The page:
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Psycho, 'Shower Scence', Alfred Hitchcock (1960)

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18 March 2024

Revealing the Hidden Gaze: Truths And Fictions of Image-Consciousness


'And finally there is the fourth category, the rarest, the category of people who live in the imaginary

eyes of those who are not present.'

Milan Kundera, The Unbearable Lightness of Being

  1. The Empty Gaze

The infamous shower scene in Alfred Hitchcock’s Psycho presents us with a moment of true terror, and it isn’t when the curtain is flung open to reveal a faceless figure holding a knife aloft before the defenceless Marion Crane. The terrifying shot occurs after the brutal murder is committed and Crane’s screams subside. First, the camera pans to take in the bloody shower water as it trickles down a dark plughole. It zooms in until the plughole consumes the screen, then zooms slowly back out to reveal the pupil of a shining eye, and then out further still to reveal the limp, expressionless face that the eye belongs to. We are being stared at by the glassy eye of Marion’s corpse. 


The return of Marion’s empty gaze is the moment when the watcher’s illusion of itself as master is shattered. Until this point, we see images projected by a camera onto a big screen which takes up our entire field of vision. We can lose ourselves by snuggling happily into the comfortable seat of attention carved out for us by the lens, which gives us the pleasurable sensation of being fixed, all-seeing subjects of a world in motion. Because the faces we see on screen can’t see us back, they become objects to us. We are at liberty to perceive and judge and desire them as we please. And we feel a spasm of shock when they suddenly turn outward to meet our gaze.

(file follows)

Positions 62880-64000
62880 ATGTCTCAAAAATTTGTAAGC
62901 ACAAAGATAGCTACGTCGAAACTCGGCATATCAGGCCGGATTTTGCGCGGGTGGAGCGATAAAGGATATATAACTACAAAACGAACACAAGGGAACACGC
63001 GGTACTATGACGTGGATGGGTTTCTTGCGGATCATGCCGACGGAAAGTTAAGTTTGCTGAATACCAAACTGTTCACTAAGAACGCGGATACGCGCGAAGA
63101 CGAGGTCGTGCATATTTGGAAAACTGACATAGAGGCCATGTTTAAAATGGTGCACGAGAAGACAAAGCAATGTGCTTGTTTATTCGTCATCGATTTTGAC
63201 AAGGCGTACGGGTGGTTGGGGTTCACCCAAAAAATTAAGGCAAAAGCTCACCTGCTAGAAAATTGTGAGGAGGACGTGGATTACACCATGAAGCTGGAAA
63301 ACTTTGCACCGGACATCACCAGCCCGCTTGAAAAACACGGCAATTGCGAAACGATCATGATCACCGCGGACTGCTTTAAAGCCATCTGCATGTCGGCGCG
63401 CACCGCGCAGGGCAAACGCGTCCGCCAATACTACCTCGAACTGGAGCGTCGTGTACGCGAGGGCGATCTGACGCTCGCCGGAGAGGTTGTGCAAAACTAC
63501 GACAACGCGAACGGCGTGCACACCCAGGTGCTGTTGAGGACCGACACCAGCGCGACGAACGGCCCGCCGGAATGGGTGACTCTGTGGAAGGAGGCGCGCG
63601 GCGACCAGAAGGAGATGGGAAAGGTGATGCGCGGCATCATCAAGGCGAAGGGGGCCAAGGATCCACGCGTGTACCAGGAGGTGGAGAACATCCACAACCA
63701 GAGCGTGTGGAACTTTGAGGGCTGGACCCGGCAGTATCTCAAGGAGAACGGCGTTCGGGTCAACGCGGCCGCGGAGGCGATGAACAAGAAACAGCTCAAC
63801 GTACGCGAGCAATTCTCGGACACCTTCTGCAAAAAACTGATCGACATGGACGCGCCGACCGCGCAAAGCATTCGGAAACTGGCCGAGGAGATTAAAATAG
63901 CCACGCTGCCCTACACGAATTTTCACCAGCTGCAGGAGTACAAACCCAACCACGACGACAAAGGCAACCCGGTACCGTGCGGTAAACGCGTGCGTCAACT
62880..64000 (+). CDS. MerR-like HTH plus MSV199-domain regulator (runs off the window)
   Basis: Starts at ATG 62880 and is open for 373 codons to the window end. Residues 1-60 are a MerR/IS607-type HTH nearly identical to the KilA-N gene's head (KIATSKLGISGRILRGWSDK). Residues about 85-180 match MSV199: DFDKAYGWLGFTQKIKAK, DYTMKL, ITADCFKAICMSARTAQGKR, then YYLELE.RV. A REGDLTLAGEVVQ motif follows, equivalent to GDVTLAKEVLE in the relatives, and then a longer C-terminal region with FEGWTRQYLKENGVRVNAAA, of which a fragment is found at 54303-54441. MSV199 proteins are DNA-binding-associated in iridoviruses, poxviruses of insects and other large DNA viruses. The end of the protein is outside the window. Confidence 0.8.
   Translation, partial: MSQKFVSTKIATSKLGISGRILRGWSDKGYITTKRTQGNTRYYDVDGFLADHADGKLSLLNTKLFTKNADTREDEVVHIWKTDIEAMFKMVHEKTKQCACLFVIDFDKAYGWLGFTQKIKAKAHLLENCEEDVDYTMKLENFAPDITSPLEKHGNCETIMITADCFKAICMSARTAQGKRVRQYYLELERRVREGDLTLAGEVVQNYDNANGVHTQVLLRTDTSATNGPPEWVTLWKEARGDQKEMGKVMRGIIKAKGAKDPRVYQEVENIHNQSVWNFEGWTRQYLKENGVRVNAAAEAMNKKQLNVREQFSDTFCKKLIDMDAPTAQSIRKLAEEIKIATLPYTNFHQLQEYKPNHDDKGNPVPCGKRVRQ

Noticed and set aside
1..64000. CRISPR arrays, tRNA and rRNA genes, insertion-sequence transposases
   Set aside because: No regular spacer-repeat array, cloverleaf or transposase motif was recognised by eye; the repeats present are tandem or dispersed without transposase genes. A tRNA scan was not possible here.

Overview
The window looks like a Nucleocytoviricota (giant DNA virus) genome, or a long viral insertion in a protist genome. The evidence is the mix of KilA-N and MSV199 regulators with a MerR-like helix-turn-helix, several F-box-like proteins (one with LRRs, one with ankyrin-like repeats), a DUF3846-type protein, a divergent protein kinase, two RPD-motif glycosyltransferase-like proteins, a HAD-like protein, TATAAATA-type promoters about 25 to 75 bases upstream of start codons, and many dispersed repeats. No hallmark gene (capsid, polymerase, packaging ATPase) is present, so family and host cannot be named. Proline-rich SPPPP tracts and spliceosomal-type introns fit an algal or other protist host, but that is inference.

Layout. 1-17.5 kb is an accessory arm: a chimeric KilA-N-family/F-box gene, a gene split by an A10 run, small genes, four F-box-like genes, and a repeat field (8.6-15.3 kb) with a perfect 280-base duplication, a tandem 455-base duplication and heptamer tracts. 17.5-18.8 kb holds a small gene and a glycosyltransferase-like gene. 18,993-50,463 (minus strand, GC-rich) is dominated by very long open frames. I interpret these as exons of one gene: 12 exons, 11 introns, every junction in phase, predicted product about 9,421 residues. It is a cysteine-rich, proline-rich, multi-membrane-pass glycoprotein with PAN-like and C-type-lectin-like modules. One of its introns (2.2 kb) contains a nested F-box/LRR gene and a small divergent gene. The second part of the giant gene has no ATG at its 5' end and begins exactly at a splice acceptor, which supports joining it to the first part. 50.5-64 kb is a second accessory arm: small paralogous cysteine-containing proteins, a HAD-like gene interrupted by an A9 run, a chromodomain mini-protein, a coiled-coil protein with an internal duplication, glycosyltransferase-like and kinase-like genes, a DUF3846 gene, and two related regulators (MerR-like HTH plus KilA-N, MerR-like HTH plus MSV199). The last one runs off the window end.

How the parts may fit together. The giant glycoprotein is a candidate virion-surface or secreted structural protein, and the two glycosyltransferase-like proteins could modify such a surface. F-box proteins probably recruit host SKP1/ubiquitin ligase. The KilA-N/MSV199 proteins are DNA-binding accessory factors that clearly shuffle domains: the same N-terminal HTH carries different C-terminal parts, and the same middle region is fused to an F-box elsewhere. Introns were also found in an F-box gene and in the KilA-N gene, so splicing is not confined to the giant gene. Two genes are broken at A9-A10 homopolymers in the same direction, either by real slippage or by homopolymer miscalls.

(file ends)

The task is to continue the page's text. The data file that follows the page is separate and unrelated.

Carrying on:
The paradox of spectatorship lies in the unidirectionality of the attention exchanged during watching. In a conversation with a friend, both parties might be involved in a mutual and dialogic act of visual communication. We read others by watching their facial expressions, hand gestures and body language, and respond accordingly. They read us in the same way. When we speak to each other, we are both talking and listening, looking and being looked at, paying and receiving attention. When we watch films, we are only looking and listening. Unburdened by the look of the ‘other,’ we become active verbs; unfettered ‘doing’ words. 


The gaze is not simply the look of the perceiving subject which grants it control over the objects in its field of vision. Instead, it is the external, invisible eye that constantly looks back at us, yet remains hidden when we watch films. As such, it is “[w]hen the gaze appears,” writes philosopher and film theorist Joan Copjec, “that vision is annihilated” (Copjec, Orthophysic). Once recognized, the gaze intrudes on our falsely secure sense that we are authoritative subjects, sutured by the seamless visual totality of the objects projected to us on screen. 


When we feel the sudden shock of Marion’s lifeless pupil staring directly at us, the frame which our illusion of control relies upon disintegrates. We become conscious once again of how we might look in the dark cinema, with our eyes wide and our jaws slack. The gaze is the hidden gap that lies at the centre of the pupil or camera lens which forces us to turn the direction of attention back on ourselves. It reminds us that we are objects of perception to an invisible eye whose judgement we cannot control.


2. Image Truth, Image Fiction